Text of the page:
Odysseus continues his story to the Phaeacians: The men's next stop was the Aeolian island, home to the god of the winds. They stayed with Aeolus for a month, and his parting gift to Odysseus was a sack holding the winds. Aeolus freed the West Wind to blow Odysseus's ship toward home, the men sailed for nine days, and on the tenth they caught sight of Ithaca's shores. Just then, Odysseus fell asleep from exhaustion. His crew became suspicious that the tied up bag Odysseus had gotten from Aeolus contained a great treasure he wasn't sharing, so they untied it to see what was inside and in doing so freed the winds. Odysseus woke and watched in despair as the winds blew them back out to sea and then to Aeolus's island.
Even gods like Aeolus follow the laws of hospitality: they welcome guests and give parting gifts. In this episode, the men themselves (rather than the gods) delay their homecoming. But there is still a sense of justice at play: one can say that fate punishes the crewmen for their dishonorable, unjustified suspicions of their captain, not to mention their inability to show some self-restraint. The episode also illustrates the dangers of sleep and forgetfulness.
Odysseus begged Aeolus for help, but Aeolus believed that Odysseus's misfortune proved that he was hated by the gods, and turned him away. There was no wind to help them, so the men had to row; after seven days, they reached the island of the Laestrygonians. Odysseus sent a few men to investigate – were the inhabitants civilized people or monsters? They met a princess at a well, and she sent them inside her father's palace. They saw an enormous queen, who called over her husband Antiphates; he walked in and ate one of Odysseus's men, but the other two fled. The Laestrygonians ate most of Odysseus's crew, but one ship escaped.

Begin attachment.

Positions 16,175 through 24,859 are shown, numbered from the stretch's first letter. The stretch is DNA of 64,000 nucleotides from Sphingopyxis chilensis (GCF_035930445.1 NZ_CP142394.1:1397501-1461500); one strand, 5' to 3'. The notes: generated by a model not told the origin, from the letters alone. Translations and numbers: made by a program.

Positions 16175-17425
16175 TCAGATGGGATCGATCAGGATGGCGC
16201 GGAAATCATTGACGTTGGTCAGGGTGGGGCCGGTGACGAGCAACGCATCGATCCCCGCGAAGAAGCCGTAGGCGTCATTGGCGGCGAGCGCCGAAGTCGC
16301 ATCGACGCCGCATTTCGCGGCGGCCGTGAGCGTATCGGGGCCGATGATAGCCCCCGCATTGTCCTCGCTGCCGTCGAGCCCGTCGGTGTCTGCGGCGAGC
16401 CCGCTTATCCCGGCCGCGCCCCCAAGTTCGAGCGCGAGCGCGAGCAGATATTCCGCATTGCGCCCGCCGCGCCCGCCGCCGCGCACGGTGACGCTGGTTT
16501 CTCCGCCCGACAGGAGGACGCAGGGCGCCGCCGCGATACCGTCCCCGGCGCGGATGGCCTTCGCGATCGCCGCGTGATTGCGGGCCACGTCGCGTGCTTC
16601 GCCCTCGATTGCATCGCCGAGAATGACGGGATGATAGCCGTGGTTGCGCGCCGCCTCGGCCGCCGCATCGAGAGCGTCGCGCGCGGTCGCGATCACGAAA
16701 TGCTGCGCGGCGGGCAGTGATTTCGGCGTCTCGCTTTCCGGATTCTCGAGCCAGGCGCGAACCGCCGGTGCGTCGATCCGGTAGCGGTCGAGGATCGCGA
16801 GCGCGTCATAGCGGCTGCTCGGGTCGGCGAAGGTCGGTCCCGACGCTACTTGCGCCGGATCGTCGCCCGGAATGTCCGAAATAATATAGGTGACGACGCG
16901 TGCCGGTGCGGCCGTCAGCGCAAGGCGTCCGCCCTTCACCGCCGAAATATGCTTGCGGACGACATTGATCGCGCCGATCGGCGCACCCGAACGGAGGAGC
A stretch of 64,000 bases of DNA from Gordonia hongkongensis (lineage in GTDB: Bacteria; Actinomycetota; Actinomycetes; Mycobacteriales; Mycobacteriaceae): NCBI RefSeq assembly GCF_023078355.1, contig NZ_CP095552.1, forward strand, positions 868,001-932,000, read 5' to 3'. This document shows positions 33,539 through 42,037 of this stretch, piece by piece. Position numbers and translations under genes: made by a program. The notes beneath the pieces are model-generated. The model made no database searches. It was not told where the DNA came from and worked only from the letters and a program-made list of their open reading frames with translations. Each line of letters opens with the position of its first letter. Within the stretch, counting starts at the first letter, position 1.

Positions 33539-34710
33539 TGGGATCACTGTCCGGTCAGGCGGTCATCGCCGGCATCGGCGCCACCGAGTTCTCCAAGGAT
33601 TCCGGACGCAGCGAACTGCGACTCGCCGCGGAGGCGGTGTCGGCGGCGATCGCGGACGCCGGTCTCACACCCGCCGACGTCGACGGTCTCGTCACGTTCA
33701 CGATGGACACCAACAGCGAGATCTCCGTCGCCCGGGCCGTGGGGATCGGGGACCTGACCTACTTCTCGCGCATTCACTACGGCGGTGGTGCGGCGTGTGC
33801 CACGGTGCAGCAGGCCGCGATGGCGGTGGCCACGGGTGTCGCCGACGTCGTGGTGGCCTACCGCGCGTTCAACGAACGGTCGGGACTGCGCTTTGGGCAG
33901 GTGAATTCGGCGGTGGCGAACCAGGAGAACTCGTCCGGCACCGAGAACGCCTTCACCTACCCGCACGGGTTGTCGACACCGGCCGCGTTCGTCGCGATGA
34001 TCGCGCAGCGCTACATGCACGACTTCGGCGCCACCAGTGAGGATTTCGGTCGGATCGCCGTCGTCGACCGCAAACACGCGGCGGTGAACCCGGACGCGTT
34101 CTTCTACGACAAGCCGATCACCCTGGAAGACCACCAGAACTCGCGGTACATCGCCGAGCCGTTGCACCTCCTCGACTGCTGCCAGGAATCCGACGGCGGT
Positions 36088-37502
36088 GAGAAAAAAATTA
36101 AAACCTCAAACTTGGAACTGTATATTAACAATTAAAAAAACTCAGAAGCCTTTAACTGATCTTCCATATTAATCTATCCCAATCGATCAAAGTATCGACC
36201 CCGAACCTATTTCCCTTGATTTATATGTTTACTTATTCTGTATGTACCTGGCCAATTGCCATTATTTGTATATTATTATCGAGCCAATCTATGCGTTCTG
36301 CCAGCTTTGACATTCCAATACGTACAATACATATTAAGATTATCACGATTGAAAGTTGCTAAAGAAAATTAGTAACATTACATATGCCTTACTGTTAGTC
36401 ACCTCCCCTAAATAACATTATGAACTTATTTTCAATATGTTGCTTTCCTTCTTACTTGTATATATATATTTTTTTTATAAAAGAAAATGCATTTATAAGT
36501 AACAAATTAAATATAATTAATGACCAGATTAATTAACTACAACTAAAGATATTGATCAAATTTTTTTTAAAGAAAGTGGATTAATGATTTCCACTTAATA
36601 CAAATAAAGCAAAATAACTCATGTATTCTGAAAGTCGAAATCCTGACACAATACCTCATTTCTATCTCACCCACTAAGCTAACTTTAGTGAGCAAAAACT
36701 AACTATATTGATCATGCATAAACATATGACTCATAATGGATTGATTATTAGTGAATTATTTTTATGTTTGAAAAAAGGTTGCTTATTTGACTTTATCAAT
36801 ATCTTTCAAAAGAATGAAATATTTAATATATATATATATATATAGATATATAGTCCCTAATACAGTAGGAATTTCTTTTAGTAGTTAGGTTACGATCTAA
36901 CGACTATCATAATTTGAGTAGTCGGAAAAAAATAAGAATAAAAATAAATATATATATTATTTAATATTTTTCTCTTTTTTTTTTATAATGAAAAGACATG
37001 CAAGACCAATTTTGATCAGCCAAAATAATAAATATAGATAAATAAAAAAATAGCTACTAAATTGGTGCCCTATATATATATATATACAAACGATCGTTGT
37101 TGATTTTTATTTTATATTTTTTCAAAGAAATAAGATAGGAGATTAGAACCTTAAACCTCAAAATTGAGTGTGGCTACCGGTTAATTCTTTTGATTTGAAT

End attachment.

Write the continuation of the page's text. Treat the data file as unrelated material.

Aeolus's response shows the ways in which chance is conflated with fate, luck with justice. If someone is unlucky, he was believed to have wronged the gods: nothing is random, though most things seem random. And it seems that bad luck, in this world, attracts more bad luck: it seems quite improbable that Odysseus's ship should encounter two cannibalistic cultures in such quick succession.
Odysseus and his single ship sailed on, and anchored on Circe's island. They rested for two days, and Odysseus went out and killed a deer to feed his men. They feasted and slept. The next morning, Odysseus told the men that he saw smoke rising somewhere in the middle of the island, and the men cried out in fear of the inhabitants of the island. Odysseus responded that crying does them no good, and sends half his men to investigate. When the men came to Circe's palace, they heard her singing as she weaved. They called out to her and walked in – all but Eurylochus. She welcomed them to her table, but she mixed a potion into their food that erased their memories of home and turned them into pigs.
The men cry not in honor of absent or departed friends, but in fear for their own lives: as Odysseus points out, this kind of grief is neither useful nor honorable. When Circe erases the men's memories, she turns them into pigs at once: we might interpret this to mean that a person without memories, without desires and goals, is like an animal: a person stripped of the most important human qualities.
Eurylochus ran back to the ship and told Odysseus that the men vanished into the palace and did not return. Odysseus set off for the palace, but before he reached its doors he met Hermes, who was disguised as a young man. The god gave him a drug called moly that would make him immune to Circe's potion. When Circe touches you with her wand, the god advised, run at her with your sword until she backs away in fear and invites you to her bed. The god told Odysseus to accept the goddess's offer, but only after she swore a binding oath not to hurt him.